As we come to the end of the year, many Singaporeans will be putting in plans to upgrade — be it from their flat to a condo, or a condo to a…bigger condo or even a landed home? In any case, upgrading your property is a big move that can lead to a lot of financial missteps, so take note of some key precautions:
Not setting asides funds for unexpected delays
Whether you’re upgrading a new condo or a resale property, you still need to brace for the possibility of delays.
There are cases where developers take longer than expected to finish a unit, the most notorious examples to date being Sycamore Tree and Laurel Tree (the condos were expected to TOP in 2016). Even for resale units, there can be delays – your interior design firm may run into subcontractor issues, or you may find the previous residents left so much junk you need another few days to clear it out (this has happened on occasion, when the previous residents were hoarders).
Whatever the case, never assume you’ll be able to smoothly move in on your completion date. Always have some cash set aside, enough for about three months of temporary accommodations.
Even you get lucky and don’t have to use it, you should set the sum of . money aside as an emergency fund to keep your mortgage paid during a crisis.
Not bothering to understand the difference when switching from HDB loans to bank loans
If you’re upgrading an Executive Condo (EC) or other private property, you’ll have to use a bank loan. The key difference to note is that the Loan To Value (LTV) ratio is much lower compared to the HDB loan you may have been using previously.
Your HDB loan can lend you up to 90% of your flat’s value, and the remaining 10% can come from CPF. As such, when it comes to the purchase price, it’s possible to pay nothing out of pocket when using HDB loans.
Bank loans, however, can only finance 75% of a property (assuming it will be your only outstanding property loan – otherwise it falls to 50%). For the 25% down payment, a minimum of 5% must be in cash, and the remaining 20% can be in a combination of cash or CPF.
Remember to work out the overall impact on your finances: a $1.2 million condo means an absolute minimum of $60,000 in cash (5%). You may want to beef up your savings, before going through with the deal.
Another thing to note is that, unlike your old HDB loan, bank loan interest rates fluctuate a lot more. Most typical bank loans are cheap for the first three years, and then jump significantly on the fourth year and thereafter.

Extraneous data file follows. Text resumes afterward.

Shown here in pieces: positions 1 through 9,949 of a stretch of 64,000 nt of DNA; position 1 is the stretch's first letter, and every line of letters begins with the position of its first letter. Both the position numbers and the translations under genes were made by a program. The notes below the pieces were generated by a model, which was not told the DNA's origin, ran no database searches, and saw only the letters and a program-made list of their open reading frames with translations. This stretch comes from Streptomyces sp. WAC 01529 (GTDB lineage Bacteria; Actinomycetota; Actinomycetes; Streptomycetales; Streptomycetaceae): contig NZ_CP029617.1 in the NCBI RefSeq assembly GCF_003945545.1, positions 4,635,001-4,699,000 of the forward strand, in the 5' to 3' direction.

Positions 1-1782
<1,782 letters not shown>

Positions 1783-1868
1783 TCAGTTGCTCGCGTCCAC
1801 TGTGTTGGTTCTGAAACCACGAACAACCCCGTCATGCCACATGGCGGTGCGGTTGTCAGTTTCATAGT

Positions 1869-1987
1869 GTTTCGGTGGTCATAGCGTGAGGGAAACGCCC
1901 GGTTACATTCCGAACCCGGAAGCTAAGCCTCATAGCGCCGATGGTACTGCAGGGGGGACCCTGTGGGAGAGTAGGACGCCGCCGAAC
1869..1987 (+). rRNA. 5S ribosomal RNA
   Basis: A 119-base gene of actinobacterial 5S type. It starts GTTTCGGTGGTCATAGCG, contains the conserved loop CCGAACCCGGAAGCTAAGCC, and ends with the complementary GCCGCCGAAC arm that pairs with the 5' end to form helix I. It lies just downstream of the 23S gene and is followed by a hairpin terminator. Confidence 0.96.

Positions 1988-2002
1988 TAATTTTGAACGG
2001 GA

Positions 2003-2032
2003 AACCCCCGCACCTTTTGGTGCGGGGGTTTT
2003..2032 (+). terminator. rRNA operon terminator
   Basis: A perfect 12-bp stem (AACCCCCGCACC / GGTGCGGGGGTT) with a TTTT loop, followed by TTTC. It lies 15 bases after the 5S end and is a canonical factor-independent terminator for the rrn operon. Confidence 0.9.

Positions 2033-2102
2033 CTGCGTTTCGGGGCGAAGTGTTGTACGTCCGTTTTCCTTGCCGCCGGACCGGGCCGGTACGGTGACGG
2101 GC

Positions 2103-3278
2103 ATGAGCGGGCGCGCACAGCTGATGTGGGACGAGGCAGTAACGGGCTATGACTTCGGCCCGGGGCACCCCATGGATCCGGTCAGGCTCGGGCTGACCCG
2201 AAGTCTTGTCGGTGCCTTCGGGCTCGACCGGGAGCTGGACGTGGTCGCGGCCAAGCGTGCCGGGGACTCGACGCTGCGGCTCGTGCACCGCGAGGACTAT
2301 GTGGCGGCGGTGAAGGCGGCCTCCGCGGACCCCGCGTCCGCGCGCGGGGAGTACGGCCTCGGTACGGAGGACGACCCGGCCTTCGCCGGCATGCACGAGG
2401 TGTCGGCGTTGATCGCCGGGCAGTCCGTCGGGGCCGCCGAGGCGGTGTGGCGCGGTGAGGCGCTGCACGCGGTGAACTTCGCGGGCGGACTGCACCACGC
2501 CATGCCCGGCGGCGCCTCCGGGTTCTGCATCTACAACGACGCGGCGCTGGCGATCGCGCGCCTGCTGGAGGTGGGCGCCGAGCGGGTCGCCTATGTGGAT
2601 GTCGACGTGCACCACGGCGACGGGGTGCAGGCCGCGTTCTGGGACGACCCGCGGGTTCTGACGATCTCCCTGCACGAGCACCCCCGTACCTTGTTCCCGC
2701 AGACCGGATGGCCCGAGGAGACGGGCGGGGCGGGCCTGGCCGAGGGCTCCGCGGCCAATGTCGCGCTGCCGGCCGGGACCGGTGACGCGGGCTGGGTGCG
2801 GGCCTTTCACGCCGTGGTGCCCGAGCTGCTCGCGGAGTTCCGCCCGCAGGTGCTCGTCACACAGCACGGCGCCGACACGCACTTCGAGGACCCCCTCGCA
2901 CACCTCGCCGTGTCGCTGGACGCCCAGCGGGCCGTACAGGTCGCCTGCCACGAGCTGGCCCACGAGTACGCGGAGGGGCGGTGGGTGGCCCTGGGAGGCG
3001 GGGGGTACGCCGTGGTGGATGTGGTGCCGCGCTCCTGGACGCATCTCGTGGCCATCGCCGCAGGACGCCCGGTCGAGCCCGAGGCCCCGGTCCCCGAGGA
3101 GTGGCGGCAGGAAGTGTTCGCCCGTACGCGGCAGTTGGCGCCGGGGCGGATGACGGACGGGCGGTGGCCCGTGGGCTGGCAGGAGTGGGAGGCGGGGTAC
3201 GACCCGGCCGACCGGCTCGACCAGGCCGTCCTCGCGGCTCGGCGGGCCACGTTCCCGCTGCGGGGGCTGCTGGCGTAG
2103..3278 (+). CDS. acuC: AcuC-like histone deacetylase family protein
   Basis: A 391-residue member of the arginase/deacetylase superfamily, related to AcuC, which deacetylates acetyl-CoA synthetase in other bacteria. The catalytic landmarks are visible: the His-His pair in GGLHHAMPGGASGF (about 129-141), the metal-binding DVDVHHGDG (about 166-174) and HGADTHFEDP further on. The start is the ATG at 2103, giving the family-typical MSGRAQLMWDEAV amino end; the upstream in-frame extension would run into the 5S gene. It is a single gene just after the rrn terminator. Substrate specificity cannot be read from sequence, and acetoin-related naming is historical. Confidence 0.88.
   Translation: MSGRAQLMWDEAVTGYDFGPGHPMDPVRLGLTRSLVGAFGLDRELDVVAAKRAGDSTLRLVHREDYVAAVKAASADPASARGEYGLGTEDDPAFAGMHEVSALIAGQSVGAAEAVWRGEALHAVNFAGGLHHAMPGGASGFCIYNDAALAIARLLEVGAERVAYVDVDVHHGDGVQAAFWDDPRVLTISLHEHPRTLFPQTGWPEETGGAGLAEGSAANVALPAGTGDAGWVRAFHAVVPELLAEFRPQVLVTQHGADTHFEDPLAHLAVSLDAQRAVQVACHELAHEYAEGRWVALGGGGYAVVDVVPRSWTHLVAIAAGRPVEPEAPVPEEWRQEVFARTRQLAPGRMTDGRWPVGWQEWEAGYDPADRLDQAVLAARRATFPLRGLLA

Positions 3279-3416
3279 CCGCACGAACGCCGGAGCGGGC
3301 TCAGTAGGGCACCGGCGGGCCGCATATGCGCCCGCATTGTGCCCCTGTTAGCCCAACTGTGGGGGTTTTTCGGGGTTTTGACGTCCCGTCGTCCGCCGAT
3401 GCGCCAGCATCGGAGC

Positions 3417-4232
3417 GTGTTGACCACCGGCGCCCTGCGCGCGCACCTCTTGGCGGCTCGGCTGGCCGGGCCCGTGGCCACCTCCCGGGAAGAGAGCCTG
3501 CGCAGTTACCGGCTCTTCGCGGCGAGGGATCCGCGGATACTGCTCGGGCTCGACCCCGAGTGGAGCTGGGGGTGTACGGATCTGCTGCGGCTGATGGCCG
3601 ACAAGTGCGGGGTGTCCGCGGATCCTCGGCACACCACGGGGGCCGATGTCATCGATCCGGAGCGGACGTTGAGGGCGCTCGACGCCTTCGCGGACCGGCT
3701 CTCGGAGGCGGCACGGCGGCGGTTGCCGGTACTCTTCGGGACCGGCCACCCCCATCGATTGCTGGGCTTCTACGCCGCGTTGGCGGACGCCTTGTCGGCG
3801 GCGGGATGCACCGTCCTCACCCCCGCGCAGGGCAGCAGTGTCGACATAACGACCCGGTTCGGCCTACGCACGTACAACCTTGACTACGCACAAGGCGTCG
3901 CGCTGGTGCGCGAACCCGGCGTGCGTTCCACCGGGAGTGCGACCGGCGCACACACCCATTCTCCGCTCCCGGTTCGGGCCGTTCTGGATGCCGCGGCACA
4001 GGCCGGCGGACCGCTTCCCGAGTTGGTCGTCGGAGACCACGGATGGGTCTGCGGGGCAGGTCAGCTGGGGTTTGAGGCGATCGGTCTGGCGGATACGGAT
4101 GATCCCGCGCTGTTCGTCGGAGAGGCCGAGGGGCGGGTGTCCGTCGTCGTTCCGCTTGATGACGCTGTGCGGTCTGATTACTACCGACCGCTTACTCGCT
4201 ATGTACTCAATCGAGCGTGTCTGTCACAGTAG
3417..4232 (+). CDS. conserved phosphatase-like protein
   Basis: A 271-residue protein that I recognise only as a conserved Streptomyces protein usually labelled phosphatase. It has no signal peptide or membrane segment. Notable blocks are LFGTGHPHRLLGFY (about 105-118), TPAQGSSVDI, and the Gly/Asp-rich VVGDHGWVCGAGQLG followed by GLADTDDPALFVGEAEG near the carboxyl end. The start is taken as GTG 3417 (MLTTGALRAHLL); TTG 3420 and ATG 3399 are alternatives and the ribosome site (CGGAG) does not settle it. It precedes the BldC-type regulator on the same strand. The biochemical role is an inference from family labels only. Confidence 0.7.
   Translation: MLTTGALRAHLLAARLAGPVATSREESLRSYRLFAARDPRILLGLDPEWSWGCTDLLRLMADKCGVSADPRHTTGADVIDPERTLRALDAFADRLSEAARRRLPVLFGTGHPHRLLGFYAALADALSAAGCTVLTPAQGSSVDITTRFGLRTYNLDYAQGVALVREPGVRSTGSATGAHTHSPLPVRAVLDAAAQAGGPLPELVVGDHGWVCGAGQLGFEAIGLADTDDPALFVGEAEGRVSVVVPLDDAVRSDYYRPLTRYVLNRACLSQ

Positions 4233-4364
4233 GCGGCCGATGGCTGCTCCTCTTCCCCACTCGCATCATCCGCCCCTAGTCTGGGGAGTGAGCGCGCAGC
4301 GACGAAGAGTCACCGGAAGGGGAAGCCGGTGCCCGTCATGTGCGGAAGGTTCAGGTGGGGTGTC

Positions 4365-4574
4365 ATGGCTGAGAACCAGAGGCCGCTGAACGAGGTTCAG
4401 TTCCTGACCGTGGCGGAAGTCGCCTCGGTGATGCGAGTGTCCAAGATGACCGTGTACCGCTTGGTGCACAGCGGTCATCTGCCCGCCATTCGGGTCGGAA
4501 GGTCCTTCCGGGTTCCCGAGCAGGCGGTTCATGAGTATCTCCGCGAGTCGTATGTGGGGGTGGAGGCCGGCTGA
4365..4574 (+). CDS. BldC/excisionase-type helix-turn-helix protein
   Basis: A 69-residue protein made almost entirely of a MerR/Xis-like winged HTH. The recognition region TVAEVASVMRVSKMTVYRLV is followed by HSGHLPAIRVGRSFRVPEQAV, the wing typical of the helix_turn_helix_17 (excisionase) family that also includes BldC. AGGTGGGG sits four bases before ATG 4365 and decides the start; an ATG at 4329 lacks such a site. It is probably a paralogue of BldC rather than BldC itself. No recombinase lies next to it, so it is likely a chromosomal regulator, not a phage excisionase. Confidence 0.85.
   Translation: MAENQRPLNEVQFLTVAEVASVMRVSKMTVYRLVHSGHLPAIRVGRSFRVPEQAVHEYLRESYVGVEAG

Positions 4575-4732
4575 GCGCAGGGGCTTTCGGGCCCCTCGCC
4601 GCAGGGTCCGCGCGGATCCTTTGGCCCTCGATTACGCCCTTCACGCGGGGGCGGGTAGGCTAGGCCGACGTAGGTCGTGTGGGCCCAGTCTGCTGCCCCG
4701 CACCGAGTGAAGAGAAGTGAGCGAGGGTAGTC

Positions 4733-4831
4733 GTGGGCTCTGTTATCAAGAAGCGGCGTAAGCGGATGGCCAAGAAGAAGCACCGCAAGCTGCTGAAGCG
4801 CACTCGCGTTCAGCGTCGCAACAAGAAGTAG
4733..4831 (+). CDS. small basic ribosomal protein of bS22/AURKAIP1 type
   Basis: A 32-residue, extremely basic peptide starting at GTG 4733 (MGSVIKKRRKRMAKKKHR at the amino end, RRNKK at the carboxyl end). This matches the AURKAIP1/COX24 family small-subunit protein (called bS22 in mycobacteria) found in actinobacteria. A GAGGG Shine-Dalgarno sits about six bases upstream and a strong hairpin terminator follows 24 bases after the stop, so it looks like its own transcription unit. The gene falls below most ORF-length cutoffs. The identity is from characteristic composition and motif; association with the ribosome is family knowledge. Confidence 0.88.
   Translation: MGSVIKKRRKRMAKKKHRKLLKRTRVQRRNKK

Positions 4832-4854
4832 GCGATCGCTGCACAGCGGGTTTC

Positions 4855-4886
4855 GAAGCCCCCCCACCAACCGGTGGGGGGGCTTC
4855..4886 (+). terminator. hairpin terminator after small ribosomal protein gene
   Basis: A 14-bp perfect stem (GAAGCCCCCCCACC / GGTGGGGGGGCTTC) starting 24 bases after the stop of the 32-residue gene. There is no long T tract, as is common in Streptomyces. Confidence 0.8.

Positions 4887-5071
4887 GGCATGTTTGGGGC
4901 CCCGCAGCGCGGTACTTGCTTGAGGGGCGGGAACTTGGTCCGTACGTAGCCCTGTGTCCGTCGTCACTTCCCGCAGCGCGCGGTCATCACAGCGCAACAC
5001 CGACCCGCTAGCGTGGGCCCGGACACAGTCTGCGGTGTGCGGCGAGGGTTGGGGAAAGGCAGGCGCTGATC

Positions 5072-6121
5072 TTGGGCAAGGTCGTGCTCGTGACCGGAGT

Right now, a typical bank loan rate is around 2% per annum, cheaper than an HDB loan’s 2.6 per cent. But, interest rates have been rising in the past few years, and was just 1.5% a year ago. So, bank home loan interest rates may even be higher than HDB loans in a few years time.
A changing interest rate can mean that your loan repayments change every three months, or every month, depending on your loan package. Make sure you talk it through with a mortgage broker, and plan for the fluctuations. One common mistake among upgraders is failing to understand how the loan interest is charged, and how to refinance (i.e. switch banks) when it gets too high.
Really pushing the time limit on ABSD remission
If you buy your new home before selling your old one, you still have to pay the Additional Buyers Stamp Duty (ABSD). This needs to be done within two weeks of completing the transaction.
However, a married couple with at least one Singapore Citizen can apply for ABSD remission. This is on condition that your previous property is sold within six months of buying the new one.
Some upgraders seriously push the time limit for all six months, trying to get a better price for their old home. But think twice before doing this, because:
Remember that, even if the most last-minute buyer puts down an option just before the deadline, they may back out of the sale later. This can cause you to lose your ABSD remission. And whilst that means the buyer will forfeit their Option money to you, it still won’t cover the loss of your ABSD, which is an eye-popping 12% of property value for Singapore citizens.